Religion is a man-made attempt to get closer to God.  I’m not sure where I first heard that quote, but I’ve been saying it for years.  In fact, this premise had been a major force in the love/hate relationship I have had with the modern church throughout my lifetime.  The church is full of humans, and humans are very far from perfect, so churches (on a local or larger scale) are therefore fallible, and prone to have problems.  The church is a realistic portrayal of our corporate need for Jesus, but we also can allow it to become an idol and thus we take our eyes off of Jesus.

I know so many people who refuse to give Christ a chance because of negative effects of the church.  I started writing this back in December when a colleague shared with me that she does not attend church because Christians are too judgmental and there are too many man made rules.  I have heard numerous iterations of this statement my entire life.  Examples include, but are not limited to: not allowing a child to be baptized because the mother was unwed, restricting church membership to those who appear to have it all together, and having “certain” sins count as being more horrific than others, when sin is sin is God’s eye and He hates all of it.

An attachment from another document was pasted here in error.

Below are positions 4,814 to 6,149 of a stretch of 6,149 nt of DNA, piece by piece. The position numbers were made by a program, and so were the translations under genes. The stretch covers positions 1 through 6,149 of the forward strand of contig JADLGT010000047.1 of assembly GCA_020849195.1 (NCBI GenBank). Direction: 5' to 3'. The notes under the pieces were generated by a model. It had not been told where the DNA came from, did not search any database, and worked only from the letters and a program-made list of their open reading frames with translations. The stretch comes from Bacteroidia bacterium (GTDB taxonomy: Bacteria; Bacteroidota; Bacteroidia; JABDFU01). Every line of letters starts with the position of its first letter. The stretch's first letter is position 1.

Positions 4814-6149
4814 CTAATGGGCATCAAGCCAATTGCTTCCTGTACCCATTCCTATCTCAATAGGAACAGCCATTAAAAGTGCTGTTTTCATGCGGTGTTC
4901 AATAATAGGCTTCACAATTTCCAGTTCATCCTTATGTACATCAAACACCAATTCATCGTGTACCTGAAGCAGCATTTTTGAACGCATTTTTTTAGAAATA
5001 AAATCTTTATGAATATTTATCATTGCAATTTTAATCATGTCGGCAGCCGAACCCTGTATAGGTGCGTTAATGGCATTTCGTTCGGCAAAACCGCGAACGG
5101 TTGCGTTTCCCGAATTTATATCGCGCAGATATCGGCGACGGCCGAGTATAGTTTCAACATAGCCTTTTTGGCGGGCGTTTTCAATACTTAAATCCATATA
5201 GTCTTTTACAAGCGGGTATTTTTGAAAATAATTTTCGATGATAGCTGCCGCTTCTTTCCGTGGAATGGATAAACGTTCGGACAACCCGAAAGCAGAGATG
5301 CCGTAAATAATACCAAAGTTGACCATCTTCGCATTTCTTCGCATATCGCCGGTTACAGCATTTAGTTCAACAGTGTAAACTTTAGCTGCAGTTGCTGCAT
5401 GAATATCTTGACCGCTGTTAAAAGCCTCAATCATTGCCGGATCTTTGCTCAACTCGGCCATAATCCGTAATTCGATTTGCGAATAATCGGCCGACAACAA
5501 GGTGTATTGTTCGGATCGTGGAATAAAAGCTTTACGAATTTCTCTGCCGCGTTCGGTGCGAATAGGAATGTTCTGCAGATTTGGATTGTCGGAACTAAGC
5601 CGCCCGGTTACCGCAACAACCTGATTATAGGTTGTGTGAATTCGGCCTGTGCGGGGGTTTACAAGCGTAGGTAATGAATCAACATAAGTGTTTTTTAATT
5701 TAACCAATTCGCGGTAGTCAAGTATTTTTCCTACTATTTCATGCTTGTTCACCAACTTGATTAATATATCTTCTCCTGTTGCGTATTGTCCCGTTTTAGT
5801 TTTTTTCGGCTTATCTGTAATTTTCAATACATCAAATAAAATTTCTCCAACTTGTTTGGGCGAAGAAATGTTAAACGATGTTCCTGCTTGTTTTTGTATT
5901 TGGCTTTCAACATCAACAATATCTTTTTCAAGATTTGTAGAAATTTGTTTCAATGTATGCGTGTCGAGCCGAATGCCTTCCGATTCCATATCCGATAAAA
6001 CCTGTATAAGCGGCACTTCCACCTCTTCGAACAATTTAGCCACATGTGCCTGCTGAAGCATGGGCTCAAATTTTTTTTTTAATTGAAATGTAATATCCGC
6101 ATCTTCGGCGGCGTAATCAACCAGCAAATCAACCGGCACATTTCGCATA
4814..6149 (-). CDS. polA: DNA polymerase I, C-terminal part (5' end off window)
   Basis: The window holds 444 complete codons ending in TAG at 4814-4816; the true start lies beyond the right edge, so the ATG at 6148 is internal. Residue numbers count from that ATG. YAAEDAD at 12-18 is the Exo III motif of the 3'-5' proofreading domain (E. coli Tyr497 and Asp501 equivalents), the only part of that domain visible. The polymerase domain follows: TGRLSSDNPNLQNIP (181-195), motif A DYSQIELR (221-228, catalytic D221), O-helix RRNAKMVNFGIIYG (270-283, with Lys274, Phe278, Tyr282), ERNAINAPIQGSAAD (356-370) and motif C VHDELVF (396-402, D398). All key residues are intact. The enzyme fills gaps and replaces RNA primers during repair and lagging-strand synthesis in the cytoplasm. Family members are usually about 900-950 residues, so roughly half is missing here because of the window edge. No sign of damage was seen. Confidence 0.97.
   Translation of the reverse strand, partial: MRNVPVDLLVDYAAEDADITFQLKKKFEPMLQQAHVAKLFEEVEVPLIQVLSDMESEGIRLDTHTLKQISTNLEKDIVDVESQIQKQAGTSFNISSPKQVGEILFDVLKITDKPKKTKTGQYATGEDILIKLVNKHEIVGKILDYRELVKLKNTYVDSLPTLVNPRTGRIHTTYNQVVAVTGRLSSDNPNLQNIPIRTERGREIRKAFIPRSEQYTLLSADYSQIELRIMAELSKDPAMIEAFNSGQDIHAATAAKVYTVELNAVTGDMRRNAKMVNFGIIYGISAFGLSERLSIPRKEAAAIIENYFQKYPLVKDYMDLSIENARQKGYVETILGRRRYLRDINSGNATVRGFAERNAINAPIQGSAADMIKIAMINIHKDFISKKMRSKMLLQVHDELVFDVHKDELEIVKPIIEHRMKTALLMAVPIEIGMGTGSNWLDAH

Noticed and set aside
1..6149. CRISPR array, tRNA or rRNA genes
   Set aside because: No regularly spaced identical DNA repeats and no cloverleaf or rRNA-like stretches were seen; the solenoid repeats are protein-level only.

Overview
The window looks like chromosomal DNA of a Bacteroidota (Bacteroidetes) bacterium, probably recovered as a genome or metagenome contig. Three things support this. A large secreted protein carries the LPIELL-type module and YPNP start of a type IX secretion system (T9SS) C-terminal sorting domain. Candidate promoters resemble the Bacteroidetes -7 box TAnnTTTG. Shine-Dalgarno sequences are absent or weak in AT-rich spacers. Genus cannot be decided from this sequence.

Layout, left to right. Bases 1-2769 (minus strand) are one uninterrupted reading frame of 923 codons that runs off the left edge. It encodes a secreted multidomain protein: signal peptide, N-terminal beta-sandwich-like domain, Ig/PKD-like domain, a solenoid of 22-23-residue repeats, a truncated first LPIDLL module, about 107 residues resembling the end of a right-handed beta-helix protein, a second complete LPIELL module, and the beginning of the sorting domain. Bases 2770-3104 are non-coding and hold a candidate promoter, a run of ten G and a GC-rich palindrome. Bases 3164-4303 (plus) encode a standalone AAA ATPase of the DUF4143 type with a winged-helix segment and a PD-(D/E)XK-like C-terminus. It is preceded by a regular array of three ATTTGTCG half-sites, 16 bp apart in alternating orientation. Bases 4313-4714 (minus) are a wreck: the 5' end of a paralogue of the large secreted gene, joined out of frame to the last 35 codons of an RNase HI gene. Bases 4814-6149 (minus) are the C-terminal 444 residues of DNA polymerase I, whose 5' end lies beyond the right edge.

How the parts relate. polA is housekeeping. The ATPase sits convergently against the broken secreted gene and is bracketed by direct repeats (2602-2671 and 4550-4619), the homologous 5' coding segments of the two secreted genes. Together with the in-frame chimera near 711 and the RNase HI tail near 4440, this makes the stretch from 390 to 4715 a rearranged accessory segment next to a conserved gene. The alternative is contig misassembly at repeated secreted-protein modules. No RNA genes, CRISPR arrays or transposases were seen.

Jesus never rejected anyone because they were too bad of a sinner.  He never showed hatred towards someone who grew up with a lifestyle that seemed bizarre to Him.  Jesus pursued relationships with all people; He opened doors and encouraged others to engage.  Jesus spoke to people whom society looked down upon with mercy and love.  Consider the Samaritan woman at the well.  Jesus began a conversation with her, asking her to give Him a drink, even though Jews were not supposed to associate with Samaritans. Jesus was upfront with her about her sin, but did not condemn her.